FY 2011 Country Operational Plan Guidance Fails to Offer Detailed and Realistic Plan to Support HIV-FP Integration
In PEPFAR’s (President’s Emergency Plan for AIDS Relief) annual Country Operational Plan (COP) guidance to the field, the Obama administration in principle continues to support an integrated and women and girl-centered approach to health services, but fails to provide implementers with the tools and guidance needed to make that a reality. This is a surprising development as it is the first COP released after the announcement of the Global Health Initiative (GHI) Plus Countries and yet is out of step with public statements made by high level officials touting the women and girl-centered, integrated approach to global health.
The guidance and related appendices were finalized on July 16th, 2010, but only recently made publically available on PEPFAR’s website: http://www.pepfar.gov/guidance/index.htm.
As the COP process, GHI and PEPFAR implementation and additional guidance continue to evolve, we encourage partners in the field to communicate with staff at their mission and in the Office of the Global AIDS Coordinator about what is working and what is not in order to inform their future decisions.
A review of selected areas of the FY11 COP guidance is below.
Funding for Integrated HIV-FP Services
Any family planning services, including the provision of contraceptives for prevention of mother-to-child transmission (PMTCT), that are integrated with HIV services, must continue to be funded out of separate accounts. While these integrated activities are encouraged, the family planning commodities must be funded using non-PEPFAR funds.
“Field teams are expected to prioritize opportunities to link PEPFAR-funded activities with those funded from separate accounts supporting reproductive health and family planning.” (p 12)
PEPFAR programs are encouraged to provide referrals to family planning programs and to co-locate services. While this is a positive development, it does not address the family planning needs of women living in countries without family planning funding or programs. One third of the 33 countries required to submit an FY11 COP do not receive any family planning/reproductive health (FP/RH) assistance from USAID.
Historically the U.S. has underfunded FP/RH programs and even recent important funding increases still leave FP/RH funding nearly 25% below their peak levels in 1995 (when adjusted for inflation) and below the U.S. fair share of addressing the needs of the 215 million women who want to avoid pregnancy, but do not have access to modern contraception.
Without significant scale up of funding for FP/RH, meaningful integration of these services will not occur using the referral and co-location model articulated in the COP.
Family Planning and PMTCT
The COP rightly identifies PMTCT programs as an ideal platform to deliver other essential health services, including family planning, but again misses an opportunity to maximize the improved health outcomes through fully supporting the tools needed to prevent mother-to-child transmission. The World Health Organization (WHO) has long identified family planning as one of four essential components of PMTCT programs and many countries have both high HIV prevalence rates and high unmet need for family planning.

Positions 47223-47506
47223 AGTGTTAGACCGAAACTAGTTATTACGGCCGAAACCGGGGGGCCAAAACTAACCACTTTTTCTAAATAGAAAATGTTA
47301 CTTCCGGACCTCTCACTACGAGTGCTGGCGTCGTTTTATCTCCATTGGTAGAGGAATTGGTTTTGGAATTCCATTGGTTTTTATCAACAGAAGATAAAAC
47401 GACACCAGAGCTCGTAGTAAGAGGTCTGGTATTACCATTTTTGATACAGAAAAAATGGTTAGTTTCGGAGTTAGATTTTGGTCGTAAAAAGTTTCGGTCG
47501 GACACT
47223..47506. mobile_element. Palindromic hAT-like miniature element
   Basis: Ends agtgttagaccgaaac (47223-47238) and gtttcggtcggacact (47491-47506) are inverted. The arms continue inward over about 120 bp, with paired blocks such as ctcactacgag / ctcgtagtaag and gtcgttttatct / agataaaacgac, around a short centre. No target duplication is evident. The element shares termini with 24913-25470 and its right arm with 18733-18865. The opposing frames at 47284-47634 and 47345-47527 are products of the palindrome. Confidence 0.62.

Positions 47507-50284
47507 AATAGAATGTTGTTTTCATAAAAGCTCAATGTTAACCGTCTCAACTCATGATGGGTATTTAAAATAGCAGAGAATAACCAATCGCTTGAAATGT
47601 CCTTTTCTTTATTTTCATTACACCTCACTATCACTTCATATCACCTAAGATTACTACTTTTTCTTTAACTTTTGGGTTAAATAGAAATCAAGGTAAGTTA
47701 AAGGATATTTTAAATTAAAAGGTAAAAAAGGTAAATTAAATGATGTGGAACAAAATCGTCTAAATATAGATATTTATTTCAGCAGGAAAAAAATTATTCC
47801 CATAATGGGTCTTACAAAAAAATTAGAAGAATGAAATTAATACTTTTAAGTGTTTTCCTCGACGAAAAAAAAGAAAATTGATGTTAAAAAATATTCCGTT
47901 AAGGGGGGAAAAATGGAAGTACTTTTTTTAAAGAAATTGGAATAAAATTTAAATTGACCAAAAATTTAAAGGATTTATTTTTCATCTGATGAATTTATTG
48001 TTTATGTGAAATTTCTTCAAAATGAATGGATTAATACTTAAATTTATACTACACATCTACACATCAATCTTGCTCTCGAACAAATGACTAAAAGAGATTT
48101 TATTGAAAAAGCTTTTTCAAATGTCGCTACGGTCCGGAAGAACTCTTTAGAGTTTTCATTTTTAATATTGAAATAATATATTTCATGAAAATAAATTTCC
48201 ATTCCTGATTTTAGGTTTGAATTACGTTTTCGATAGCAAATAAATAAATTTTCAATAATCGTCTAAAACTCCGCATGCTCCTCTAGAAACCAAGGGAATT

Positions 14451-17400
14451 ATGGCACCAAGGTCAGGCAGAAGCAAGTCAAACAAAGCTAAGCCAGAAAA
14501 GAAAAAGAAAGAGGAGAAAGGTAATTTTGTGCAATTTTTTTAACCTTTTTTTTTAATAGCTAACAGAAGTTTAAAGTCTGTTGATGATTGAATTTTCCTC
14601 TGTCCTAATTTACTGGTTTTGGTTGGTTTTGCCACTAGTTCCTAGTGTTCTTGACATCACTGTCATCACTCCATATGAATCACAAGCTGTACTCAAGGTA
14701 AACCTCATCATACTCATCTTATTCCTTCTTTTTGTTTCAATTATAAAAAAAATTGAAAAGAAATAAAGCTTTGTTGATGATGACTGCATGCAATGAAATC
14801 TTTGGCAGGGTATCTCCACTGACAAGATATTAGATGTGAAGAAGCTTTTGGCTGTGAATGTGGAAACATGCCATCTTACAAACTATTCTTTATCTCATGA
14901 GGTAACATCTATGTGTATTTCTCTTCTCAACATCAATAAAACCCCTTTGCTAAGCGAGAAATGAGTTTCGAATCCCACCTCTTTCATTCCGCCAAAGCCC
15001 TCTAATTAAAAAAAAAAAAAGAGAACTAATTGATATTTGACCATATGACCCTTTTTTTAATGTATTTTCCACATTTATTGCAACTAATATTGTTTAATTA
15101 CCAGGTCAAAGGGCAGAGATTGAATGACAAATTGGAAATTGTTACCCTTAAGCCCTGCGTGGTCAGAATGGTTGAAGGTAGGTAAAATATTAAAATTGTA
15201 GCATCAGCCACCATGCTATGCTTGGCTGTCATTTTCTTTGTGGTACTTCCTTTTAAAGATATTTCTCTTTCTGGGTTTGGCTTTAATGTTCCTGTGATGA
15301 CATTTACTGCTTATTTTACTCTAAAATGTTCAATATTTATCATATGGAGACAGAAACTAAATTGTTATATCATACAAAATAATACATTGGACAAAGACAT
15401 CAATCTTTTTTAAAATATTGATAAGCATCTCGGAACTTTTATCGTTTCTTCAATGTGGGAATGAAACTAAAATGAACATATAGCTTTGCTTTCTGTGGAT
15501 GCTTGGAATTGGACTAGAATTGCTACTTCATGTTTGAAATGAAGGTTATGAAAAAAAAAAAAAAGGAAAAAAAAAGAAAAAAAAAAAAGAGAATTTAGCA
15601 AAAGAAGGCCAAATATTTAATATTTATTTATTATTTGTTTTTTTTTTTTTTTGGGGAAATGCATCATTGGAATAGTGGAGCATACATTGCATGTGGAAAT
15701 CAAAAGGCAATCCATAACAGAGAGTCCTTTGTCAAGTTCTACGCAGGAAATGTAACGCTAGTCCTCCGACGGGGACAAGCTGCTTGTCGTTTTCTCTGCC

For example, in Malawi (a GHI-Plus country and one of the countries required to submit a FY11 COP) the HIV prevalence rate among adults is 11.9 and 28% of women want, but lack access to, modern contraception. In the FY10 budget request for Malawi funding for HIV/AIDS was more than triple that of FP/RH.
PEPFAR should ensure that a HIV positive woman who wants to prevent unintended pregnancy can receive family planning services at any PEPFAR location. The ability to meet the immediate needs of a woman and provide comprehensive PMTCT programs should not be contingent on the presence of another program or funding stream.
While it was encouraging to see that PEPFAR funds could support much-needed PMTCT training for health workers that includes MCH, family planning and reproductive health services for women living with HIV, the impact of having a trained work force and increased demand for these critical interventions is limited if the commodities needed to deliver the services remain unavailable. By issuing a COP that does not account for the increased demand for contraceptives that will likely result from training and community mobilization, PEPFAR falls short of ensuring that HIV positive women will be able to prevent unintended pregnancy and plan the timing and spacing of their pregnancies.
The FY11 COP Guidance states that long-awaited specific guidance on the integration of PEPFAR funded activities and FP/RH programs will be shared soon (p13). PEPFAR should use this guidance as an opportunity to address the issues raised above and demonstrate a real commitment to implementing an integrated program that meets the needs of the women and communities that their programs reach.
If PEPFAR continues to look to the FP/RH account to support essential PMTCT and contraceptive services for HIV-positive women without significantly scaling up FP/RH funding, they not only create a serious barrier to meaningful integration, but also run the risk of overwhelming an already underfunded program and ignores the large funding disparity between HIV/AIDS and FP/RH programs.
As a key component of the Global Health Initiative, PEPFAR’s future guidance and communication with the field must reflect the core principles of the initiative and create an enabling framework for the implementation of a woman and girl-centered, integrated approach to global health.
PAI will share any new guidance and our analysis with partners when it is released.
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